Tue, 30 Nov 2021 09:56:07 GMT
What’s your approach to the festive season? Generally, I see three different preparation types when it comes to Christmas... The first plans meticulously weeks in advance; lists and spreadsheets are involved, as is listening out for gift clues throughout the year. Food is pre-ordered, there’s a schedule, and all the shopping is done way ahead of time. The second always wishes to be like the first, but tries to implement the same tactics just a little too late, leading to a kind of organised mess that pulls things off just in time but has to compromise on some points, like budget. The third is chaotic (though never ill-intentioned), leaving it all to the last minute and hoping for the best.
Can you guess which approach produces the most satisfied smiles, full bellies, and least waste?
Sadly, I’m not here to talk to you about having a stress-less Christmas day, but the above scenarios do illustrate how the industry needs to approach sustainability during the festive season and beyond. On average, the second scenario is quite common – the right intention but still wasteful and misses making maximum impact - clearly it’s the first approach that all brands should be aiming for. With the right forethought, planning, and a production partner well-versed in sustainability, it’s possible to redesign a more sustainable holiday season and adopt greener practices for future campaigns too.
The conversations surrounding sustainability are now happening all the time and aren’t confined to Christmas. It just so happens that the festive season tends to coincide with the most marketing spend and the biggest creative ideas, which tend to produce a lot of assets and therefore waste. Clients often come to Tag asking for ideas and leadership around sustainable production and advice on sourcing, like how to smarter, greener material selections. Without granular data, or a partner who can supply it, it’s far too easy to miss the opportunities that will make for more sustainable campaigns.
Our work on O2’s Christmas campaign is just one example. The challenge we faced was to produce O2’s first fully recyclable Christmas campaign. It may sound impossible and yet the results we achieved speak for themselves. O2’s 2019 campaign produced 2,878 of vinyl, 500 fully decorated trees, 64 LED wreaths, and 500 bespoke LED light frames - all non-recyclable. In 2020, we tackled this with a different mindset and framework, thinking about the creative and the materials from the very start. We produced all the instore POS items using 100% recyclable materials; arranged for the collections and recycling of all the items, as well as reduced the overall carbon footprint compared to the previous year. We also used this campaign as a benchmark to ensure that all future campaigns, not just festive ones, are fully recyclable.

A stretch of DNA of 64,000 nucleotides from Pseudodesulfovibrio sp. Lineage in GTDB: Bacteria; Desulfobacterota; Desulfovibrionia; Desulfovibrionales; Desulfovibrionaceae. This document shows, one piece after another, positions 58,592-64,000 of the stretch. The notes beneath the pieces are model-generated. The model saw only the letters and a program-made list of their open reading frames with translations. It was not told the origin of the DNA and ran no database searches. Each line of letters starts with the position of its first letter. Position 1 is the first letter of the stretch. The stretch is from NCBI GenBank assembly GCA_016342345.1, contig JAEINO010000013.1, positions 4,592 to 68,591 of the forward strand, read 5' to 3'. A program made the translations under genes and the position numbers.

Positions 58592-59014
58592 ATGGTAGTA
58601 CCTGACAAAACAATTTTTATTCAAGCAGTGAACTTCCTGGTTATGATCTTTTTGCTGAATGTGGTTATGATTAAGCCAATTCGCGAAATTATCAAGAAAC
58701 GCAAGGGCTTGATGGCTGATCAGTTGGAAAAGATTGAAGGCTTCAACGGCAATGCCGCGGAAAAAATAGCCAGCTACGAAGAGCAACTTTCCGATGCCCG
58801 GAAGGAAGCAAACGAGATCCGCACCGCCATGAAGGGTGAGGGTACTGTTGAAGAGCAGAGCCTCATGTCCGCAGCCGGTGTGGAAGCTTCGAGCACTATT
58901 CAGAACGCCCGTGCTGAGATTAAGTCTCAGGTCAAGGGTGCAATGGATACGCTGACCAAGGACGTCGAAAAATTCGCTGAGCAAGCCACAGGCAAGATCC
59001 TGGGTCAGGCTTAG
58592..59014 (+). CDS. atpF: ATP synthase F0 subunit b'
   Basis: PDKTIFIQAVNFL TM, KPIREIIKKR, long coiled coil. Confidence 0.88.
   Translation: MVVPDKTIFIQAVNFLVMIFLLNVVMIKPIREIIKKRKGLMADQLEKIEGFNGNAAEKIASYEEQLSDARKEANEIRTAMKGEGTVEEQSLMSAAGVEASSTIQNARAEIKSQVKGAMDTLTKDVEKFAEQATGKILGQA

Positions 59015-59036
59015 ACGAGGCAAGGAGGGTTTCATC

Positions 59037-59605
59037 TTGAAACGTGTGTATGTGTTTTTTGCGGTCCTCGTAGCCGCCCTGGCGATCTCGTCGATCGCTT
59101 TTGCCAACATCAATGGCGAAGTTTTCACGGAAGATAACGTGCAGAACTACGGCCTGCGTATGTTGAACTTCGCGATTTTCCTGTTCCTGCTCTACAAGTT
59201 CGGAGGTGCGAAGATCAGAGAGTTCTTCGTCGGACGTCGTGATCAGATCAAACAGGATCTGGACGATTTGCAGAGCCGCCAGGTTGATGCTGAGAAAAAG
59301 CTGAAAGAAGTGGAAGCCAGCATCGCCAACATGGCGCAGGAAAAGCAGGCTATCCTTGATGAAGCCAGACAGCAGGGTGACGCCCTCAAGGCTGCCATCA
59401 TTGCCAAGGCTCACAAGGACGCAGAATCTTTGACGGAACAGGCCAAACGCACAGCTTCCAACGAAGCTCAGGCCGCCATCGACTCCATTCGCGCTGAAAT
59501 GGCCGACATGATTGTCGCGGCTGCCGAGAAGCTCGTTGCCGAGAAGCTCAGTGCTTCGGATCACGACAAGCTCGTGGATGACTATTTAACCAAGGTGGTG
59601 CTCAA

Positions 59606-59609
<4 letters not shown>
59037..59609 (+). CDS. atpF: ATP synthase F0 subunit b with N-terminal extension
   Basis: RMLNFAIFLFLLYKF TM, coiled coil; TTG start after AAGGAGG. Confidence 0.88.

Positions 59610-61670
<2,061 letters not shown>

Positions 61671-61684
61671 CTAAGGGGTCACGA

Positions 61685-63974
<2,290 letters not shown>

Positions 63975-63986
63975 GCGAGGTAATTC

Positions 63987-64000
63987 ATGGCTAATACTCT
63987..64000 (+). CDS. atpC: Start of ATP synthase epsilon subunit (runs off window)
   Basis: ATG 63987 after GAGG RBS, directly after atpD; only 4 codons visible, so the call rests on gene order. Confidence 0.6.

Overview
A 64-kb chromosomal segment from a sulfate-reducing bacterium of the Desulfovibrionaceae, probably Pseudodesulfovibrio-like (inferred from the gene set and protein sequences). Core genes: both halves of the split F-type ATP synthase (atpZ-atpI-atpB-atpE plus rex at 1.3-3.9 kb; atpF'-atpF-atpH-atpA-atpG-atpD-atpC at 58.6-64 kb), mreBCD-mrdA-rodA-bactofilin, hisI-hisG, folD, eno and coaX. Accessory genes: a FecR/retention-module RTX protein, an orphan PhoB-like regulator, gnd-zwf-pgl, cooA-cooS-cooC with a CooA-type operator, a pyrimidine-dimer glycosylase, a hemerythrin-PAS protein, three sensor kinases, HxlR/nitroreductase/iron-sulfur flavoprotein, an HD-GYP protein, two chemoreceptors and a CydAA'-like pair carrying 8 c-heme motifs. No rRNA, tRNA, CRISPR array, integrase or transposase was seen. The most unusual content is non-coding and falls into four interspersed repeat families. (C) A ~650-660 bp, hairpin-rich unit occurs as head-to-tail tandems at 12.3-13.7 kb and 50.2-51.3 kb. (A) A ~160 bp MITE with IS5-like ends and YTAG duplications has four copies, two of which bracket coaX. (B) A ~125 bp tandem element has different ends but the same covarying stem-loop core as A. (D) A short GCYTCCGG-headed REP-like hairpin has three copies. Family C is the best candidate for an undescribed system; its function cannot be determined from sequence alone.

What did we achieve? We eliminated 98% of PVC use, reduced the carbon footprint by 78%, and created a 99.98% recycled window campaign. We provided an end-to-end service that recycled all the POS items. This was made possible through multiple tests and a design process that took sustainability into consideration at every stage, like designing displays that could be installed by staff, and therefore eliminated the need for additional travel from installers. It’s only by thinking about the campaign holistically - that’s the creative, the materials, installation, transportation, and end of life - that we were able to produce a campaign with truly green credentials. We now have the data to help us drive future decisions, plus, we’re constantly building a library of learnings on which to base future recommendations.
Plan, plan, and plan again. This is the most crucial point, without which nothing else is possible. Use data and learnings to look for small opportunities that become normal business practice throughout the year. Or find a partner with a data-driven approach that can do the planning for you. Learn, adopt, and plan for sustainability at all possible touchpoints, big and small. After all, to quote the Ellen MacArthur Foundation, “The first two elements of creating the circular economy are to design out waste and pollution; and to design so that you can keep products, materials and components at their highest value and utility at all times.”
A campaign could be for life, not just for Christmas. Reuse is a crucial component of the ‘reduce, reuse, recycle’ slogan, but it’s one the industry doesn’t consider as often as it could. Brands are starting to look at components that can be reused, year after year, to extend materials and props’ life expectancy beyond single festive campaigns.
Creative messaging over props. Brilliant creative doesn’t necessarily need heaps of mixed materials in store or a window to create festive theatricality. Focusing on the creative message and the emotional intelligence behind it can lead to campaigns that resonate with shoppers, are more memorable, and less wasteful too.
Premium permanent displays. A lot of brands are currently on a journey from paper to premium permanent displays. The switch means less production and it gives the brands more of a permanent presence in stores. It’s also easier to keep track of permanent assets, with the possibility of repair, redress, and redeployment.
Bank your carbon emissions if you want to splurge at Christmas. If brands spend the majority of the year thinking about sustainability and keeping emissions as low as possible, then taking a slightly more frivolous approach (‘carbon luxury’) to the Christmas period doesn’t seem that bad. It is of course contingent on a sustainable and green approach in other areas of the business throughout the year.
It may well be that your campaign is for Christmas, but that shouldn’t stop activity being well planned out with a sustainable mindset and when it comes to festive advertising working with a Partner who helps brands to be good all year has got to be the best approach.